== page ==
Family Planning 2020 (FP2020) is a global partnership that supports the rights of women and girls to decide, freely, and for themselves, whether, when, and how many children they want to have. FP2020 works with governments, civil society, multi-lateral organizations, donors, the private sector, and the research and development community to enable 120 million more women and girls to use contraceptives by 2020. FP2020 is an outcome of the 2012 London Summit on Family Planning where more than 20 governments made commitments to address the policy, financing, delivery and socio-cultural barriers to women accessing contraceptive information, services and supplies. Donors also pledged an additional US$2.6 billion in funding. Since then, the number of countries with FP2020 commitments has grown to 37 and, in 2014 alone, donors provided US $1.4 billion in bilateral funding for family planning—32 percent more than in 2012. Learn more at www.familyplanning2020.org.
FP2020’s Rapid Response Mechanism (RRM) provides Civil Society Organizations (CSOs) with grants that respond to urgent, emerging, unanticipated and/or time-bound opportunities that will help FP2020 meet its goal of enabling 120 million additional women and girls to use contraceptives by 2020. The RRM supports projects that amplify existing Family Planning programs in an FP2020 focus country. RRM grants are catalytic, meeting key challenges in order to meet FP2020s goals and priorities. RRM funding is disbursed rapidly by the FP2020 Secretariat and must be spent within a maximum of 12 months by the Grantee. The majority of RRM-funded projects last 3 to 6 months. Awards do not exceed US$250,000, with the significant majority of RRM-funded projects receiving less than US$100,000.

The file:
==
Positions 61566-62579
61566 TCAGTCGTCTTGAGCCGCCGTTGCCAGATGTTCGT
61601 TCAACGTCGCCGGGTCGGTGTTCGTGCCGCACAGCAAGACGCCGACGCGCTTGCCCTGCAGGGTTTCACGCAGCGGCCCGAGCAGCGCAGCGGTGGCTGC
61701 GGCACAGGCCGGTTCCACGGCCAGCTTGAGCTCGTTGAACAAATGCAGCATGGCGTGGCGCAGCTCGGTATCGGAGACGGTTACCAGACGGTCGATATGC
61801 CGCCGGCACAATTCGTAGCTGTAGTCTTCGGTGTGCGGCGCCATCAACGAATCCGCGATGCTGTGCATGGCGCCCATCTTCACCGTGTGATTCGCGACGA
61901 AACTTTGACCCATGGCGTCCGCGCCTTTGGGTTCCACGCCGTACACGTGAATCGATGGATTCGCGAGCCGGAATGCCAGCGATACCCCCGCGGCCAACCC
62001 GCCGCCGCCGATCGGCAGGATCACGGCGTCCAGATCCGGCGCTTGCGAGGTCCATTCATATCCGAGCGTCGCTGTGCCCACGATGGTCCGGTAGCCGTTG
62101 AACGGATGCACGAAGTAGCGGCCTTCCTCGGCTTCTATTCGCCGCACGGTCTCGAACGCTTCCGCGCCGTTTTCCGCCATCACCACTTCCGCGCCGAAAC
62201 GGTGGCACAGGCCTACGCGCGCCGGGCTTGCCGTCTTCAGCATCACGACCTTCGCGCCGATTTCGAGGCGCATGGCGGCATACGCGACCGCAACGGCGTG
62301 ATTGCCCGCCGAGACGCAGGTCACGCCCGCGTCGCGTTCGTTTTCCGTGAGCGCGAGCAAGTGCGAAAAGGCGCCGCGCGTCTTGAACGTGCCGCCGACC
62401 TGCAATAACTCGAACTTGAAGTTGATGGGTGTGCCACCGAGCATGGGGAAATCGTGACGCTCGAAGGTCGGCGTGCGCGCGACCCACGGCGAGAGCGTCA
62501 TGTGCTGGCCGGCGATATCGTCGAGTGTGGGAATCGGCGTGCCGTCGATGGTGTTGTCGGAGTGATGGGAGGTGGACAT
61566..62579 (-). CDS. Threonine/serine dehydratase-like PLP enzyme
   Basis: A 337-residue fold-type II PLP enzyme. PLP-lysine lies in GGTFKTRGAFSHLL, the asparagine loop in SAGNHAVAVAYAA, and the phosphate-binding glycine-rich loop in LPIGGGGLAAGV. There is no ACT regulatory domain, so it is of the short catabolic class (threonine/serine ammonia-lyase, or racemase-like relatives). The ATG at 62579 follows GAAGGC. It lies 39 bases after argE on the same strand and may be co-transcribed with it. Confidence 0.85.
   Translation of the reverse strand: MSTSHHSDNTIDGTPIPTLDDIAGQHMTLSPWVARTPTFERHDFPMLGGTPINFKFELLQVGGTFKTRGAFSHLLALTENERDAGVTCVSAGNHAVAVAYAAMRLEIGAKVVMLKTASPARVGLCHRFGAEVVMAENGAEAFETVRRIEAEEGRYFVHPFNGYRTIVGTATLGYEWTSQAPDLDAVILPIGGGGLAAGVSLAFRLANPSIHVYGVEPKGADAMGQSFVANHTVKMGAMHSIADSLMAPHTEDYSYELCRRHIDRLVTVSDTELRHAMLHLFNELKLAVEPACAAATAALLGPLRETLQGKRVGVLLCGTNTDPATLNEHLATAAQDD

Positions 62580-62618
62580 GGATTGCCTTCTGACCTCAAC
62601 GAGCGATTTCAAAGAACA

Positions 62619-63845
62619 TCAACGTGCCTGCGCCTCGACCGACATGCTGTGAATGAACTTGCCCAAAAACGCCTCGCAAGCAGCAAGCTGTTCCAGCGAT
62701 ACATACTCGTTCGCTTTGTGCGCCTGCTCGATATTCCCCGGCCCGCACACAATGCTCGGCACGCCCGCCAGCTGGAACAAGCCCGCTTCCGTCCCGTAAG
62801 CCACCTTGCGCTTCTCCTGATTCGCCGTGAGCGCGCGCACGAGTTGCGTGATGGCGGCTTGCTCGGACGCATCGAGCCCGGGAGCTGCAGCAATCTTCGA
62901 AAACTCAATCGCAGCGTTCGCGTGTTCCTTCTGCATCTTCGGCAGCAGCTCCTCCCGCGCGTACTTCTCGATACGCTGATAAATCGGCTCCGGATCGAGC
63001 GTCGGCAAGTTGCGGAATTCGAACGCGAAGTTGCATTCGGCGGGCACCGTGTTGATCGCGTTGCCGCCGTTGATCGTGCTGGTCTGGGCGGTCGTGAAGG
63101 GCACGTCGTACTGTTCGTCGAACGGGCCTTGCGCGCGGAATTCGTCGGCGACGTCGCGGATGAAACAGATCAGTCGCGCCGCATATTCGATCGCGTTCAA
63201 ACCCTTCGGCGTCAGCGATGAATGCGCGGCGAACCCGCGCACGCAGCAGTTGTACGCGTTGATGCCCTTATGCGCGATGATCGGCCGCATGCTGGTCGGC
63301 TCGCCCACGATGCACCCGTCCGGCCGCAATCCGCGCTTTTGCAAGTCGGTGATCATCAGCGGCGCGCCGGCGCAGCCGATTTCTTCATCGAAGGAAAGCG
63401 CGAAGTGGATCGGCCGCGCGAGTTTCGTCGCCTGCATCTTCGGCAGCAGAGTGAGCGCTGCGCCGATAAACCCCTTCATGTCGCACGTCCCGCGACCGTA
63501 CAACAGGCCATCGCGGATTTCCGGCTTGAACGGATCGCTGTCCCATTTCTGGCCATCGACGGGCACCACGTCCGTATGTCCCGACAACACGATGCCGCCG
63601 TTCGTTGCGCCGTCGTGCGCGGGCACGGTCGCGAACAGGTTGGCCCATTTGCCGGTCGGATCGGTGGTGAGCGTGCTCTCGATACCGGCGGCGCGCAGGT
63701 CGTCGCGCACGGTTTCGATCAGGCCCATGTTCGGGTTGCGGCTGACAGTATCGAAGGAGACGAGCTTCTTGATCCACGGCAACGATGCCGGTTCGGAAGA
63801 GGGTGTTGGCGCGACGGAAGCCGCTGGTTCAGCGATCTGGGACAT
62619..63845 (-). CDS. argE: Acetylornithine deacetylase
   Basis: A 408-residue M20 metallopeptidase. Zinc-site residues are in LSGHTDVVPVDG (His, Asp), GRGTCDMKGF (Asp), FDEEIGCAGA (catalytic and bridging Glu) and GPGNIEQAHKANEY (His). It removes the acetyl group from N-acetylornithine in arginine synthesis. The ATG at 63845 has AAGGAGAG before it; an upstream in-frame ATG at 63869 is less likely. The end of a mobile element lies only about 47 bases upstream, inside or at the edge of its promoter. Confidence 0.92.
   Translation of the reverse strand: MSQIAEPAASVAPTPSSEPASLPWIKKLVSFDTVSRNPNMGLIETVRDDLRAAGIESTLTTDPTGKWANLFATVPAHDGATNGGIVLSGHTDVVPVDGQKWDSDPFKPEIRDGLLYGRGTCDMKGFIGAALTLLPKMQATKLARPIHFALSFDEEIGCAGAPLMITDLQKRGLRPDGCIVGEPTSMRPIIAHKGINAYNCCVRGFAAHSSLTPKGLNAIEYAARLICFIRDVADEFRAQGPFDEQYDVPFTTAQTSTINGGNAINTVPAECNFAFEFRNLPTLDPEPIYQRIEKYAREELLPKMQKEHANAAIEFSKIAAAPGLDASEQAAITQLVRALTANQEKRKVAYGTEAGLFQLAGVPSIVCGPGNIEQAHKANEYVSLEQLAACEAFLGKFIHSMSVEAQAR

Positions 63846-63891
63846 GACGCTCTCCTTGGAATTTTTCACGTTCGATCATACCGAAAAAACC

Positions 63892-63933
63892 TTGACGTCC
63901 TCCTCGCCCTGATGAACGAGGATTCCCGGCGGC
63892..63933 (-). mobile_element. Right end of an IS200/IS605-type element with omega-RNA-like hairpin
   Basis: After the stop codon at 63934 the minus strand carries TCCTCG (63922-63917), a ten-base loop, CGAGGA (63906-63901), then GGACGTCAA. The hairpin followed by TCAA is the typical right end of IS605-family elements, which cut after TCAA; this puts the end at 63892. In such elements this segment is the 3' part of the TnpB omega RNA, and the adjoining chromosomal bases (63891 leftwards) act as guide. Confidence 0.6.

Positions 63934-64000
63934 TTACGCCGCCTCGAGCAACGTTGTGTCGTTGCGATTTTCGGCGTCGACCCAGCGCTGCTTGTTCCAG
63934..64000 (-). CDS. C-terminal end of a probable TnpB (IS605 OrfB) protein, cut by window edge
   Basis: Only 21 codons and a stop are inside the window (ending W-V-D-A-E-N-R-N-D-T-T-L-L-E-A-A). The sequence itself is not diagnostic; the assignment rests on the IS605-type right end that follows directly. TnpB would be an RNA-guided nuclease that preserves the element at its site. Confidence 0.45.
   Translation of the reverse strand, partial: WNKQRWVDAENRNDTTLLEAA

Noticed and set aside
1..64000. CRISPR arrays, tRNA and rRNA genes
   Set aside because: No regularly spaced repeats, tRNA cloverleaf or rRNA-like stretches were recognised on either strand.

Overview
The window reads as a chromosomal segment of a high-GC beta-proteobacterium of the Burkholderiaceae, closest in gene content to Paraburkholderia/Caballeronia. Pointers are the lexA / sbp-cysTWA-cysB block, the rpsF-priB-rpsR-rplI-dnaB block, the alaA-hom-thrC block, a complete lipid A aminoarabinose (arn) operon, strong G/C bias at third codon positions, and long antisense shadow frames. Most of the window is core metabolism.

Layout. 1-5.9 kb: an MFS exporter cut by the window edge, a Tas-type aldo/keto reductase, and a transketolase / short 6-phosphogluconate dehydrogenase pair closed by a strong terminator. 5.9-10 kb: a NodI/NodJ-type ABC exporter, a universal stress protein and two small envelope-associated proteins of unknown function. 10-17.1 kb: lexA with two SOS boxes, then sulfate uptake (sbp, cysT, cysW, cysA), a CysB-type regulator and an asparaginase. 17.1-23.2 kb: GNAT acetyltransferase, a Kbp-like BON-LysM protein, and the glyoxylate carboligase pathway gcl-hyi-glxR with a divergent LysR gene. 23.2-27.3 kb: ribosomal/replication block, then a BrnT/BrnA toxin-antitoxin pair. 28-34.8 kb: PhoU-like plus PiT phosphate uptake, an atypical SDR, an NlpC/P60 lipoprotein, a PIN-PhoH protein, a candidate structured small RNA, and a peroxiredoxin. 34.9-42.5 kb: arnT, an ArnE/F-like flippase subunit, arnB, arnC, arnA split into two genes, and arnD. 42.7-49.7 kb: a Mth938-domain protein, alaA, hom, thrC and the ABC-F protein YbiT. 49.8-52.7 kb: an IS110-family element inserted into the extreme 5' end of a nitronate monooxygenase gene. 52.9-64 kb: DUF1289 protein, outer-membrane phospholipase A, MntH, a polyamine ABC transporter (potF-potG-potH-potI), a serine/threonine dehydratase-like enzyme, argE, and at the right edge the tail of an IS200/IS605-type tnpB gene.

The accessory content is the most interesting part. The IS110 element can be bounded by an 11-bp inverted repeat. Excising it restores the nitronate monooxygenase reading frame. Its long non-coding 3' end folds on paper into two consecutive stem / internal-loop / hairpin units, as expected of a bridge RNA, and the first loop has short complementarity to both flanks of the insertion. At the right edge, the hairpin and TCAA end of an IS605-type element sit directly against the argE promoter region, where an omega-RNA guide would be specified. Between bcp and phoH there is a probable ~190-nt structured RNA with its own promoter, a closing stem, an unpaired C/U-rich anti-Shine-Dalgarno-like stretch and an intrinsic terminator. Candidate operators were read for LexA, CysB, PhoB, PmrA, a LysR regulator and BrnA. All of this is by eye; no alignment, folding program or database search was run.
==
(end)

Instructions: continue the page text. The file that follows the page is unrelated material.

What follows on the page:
The RRM follows a dual track, being either (1) a consultancy-based contract or (2) an activity-based grant around one of four main themes:
- Technical assistance provided to key stakeholders in need of expert support (for example, the cost of a high-level Consultant(s) in supply chain management).
- Non-routine training of family planning providers (for example, to train Community Health Extension Workers after a new task-shifting policy has been passed).
- Advocacy, including through a pilot project (for example, gathering evidence through a pilot on the positive effects of youth-friendly family planning services, to inform upcoming budgetary negotiations and secure increased funding for this type of service).
- Increasing access for hard-to-reach and marginalized groups, including adolescents and youth, and in post-crisis contexts
- Other Priorities (for example, time-sensitive, local adaptation of contraceptive guidelines).